Google’s Additional Consent Mode technical specification

This document defines a temporary technical specification (called "Additional Consent Mode") intended only for use alongside IAB Europe’s Transparency & Consent Framework (TCF) v2.0 to serve as a bridge for vendors who are not yet registered on the IAB Europe Global Vendor List (GVL). This specification enables publishers, Consent Management Providers (CMPs), and partners to gather and propagate additional consent—alongside their TCF v2.0 implementation—for companies that are not yet registered with the IAB Europe Global Vendor List but are on Google's Ad Tech Providers (ATP) list.

Related resources

Components of the Additional Consent Mode

In "Additional Consent Mode", we support both:

  • The Transparency & Consent String (TC string) as defined by the IAB TCF v2.0 spec, which contains the transparency and consent established for vendors on IAB’s Global Vendor List (GVL). AND,
  • A lightweight addtl_consent string (AC string), which contains a list of consented Google Ad Tech Providers that are not registered with IAB.

This specification defines the following:

  1. The AC string format
  2. The extension to the TCF v2.0 CMP API to support the AC string
  3. How an AC string should be stored
  4. How to pass the AC string through the digital advertising chain

The "Additional Consent" (AC) string format

What information is stored in an AC string?

An AC string contains the following three components:

  • Part 1: A specification version number, such as "1"
  • Part 2: A separator symbol "~"
  • Part 3: A dot-separated list of user-consented Google Ad Tech Provider (ATP) IDs. Example: "1.35.41.101"

For example, the AC string 1~1.35.41.101 means that the user has consented to ATPs with IDs 1, 35, 41 and 101, and the string is created using the format defined in the v1.0 specification.

Who should create an AC string?

An AC string may only be created by an IAB Europe TCF-registered CMP using its assigned CMP ID number in accordance with the IAB Policies. Vendors or any other third-party service providers must not create AC strings themselves.

Where will the Google ATPs be published?

Google will publish the list of ad technology providers not registered with the IAB and their IDs at the following location:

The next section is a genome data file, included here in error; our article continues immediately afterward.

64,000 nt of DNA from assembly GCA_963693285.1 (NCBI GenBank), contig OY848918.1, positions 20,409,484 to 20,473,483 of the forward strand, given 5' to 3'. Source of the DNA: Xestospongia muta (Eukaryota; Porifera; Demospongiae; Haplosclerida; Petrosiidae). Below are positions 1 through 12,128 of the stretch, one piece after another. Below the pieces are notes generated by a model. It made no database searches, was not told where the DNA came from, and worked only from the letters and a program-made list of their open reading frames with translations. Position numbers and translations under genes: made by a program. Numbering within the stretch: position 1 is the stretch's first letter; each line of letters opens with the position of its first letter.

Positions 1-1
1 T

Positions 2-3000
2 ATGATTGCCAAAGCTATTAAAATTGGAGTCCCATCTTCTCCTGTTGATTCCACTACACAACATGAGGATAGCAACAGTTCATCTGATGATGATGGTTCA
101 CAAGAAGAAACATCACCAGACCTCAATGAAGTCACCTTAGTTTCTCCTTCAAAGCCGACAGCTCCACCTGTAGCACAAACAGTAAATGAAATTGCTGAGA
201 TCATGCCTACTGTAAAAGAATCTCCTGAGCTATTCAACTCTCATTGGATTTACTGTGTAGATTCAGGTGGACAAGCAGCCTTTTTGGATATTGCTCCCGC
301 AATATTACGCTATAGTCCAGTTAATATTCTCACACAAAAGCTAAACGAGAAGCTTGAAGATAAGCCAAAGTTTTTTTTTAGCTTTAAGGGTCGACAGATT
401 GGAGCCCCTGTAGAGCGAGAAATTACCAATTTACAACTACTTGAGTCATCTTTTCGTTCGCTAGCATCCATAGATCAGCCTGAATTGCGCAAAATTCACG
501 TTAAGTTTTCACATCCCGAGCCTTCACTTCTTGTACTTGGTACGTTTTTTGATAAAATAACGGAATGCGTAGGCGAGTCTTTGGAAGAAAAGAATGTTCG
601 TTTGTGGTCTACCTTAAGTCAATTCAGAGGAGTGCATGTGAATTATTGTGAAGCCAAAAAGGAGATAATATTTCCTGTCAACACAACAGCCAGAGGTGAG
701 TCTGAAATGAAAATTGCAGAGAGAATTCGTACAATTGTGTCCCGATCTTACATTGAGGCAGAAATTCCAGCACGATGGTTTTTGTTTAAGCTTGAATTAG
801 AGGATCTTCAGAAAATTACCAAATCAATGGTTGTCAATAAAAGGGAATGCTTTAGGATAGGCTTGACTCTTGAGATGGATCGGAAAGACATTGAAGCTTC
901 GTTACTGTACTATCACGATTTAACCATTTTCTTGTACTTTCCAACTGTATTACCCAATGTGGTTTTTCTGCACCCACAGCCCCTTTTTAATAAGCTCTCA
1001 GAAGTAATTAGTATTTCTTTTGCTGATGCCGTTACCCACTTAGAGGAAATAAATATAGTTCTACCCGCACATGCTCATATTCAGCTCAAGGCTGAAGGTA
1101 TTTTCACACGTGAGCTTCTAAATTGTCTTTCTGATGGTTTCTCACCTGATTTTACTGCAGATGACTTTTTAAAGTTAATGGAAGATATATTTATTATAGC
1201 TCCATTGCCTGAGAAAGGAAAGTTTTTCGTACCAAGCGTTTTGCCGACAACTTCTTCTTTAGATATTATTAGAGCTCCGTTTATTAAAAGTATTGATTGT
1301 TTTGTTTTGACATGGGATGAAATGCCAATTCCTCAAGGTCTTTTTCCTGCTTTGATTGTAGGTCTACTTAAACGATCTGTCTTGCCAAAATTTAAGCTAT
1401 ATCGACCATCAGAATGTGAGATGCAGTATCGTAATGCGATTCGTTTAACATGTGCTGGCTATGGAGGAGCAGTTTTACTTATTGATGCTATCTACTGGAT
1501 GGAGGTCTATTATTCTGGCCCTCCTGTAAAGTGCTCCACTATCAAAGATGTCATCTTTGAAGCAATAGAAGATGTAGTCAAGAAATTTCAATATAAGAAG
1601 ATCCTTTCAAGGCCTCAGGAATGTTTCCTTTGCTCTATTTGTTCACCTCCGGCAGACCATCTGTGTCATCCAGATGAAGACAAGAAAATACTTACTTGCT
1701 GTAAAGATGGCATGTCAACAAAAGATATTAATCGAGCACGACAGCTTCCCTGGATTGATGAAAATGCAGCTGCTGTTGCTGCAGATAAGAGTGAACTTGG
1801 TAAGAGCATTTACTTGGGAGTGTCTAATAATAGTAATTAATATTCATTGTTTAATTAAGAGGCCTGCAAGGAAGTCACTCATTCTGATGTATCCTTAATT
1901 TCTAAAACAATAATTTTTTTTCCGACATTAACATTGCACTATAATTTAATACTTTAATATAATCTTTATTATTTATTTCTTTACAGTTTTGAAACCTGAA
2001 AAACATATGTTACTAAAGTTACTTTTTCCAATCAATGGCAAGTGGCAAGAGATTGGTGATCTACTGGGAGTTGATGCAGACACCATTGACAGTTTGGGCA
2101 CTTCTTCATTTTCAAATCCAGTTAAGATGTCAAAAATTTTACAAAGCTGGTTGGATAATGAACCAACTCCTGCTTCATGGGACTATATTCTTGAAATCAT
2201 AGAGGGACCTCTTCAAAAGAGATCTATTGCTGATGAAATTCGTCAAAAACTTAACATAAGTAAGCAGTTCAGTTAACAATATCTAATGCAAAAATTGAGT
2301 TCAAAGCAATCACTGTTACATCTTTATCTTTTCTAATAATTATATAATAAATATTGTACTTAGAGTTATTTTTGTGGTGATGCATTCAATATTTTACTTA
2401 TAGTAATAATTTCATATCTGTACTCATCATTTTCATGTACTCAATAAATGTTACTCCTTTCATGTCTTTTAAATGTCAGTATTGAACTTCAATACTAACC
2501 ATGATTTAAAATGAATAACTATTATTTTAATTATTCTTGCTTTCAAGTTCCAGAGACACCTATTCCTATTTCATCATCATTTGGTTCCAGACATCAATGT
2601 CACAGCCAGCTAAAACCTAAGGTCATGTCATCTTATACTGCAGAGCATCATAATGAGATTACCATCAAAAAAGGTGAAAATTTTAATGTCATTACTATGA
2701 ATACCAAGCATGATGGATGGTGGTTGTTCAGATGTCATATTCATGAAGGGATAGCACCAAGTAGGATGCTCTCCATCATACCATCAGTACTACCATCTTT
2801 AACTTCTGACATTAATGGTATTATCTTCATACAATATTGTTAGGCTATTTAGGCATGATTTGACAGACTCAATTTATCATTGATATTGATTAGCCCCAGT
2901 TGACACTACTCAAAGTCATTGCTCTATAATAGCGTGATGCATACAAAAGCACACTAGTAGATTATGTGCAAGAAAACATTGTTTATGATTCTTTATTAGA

https://storage.googleapis.com/tcfac/additional-consent-providers.csv

When should an AC string be created?

In all cases, an AC string may only be created where the publisher is in compliance with Google’s EU User Consent Policy. In particular, an AC string must not be created before the user has given legally valid consent to: 1) the use of cookies or other local storage where legally required; and 2) the collection, sharing, and use of personal data for personalization of ads by an ATP in accordance with Google’s EU User Consent Policy.

An AC string must only be created as a supplemental string to the TC string, and not in place of the TC string. Google will not process the request and will discard the AC string on a request received by Google if a TC string is not available for the same request.

CMPs implementing this spec must make sure that the AC string they create contains only the IDs from the published Google ATP file (i.e., non-GVL vendors). When Google receives a TC string, it will check the version of the GVL that is listed in that TC string. If that version of the GVL has a registration for a vendor, the TC string controls for that vendor and any AC string entries for that vendor will be ignored. In this circumstance, Google reserves the right to remove such “duplicate” entries from the AC string and pass on such modified AC string alongside the TC string. Vendors other than Google may not modify the AC string.

Extension to the CMP API

We propose to extend the existing TCF v2.0 CMP JavaScript API to allow for returning the AC string. More specifically, we propose to extend the TCData and InAppTCData JSON objects to return this data.

TCData = {
  tcString: 'base64url-encoded TC string with segments',
  ...
  addtlConsent: ‘AC string with spec version and consented Ad Tech Provider IDs’,
}

InAppTCData = {
  tcString: 'base64url-encoded TC string with segments',
  ...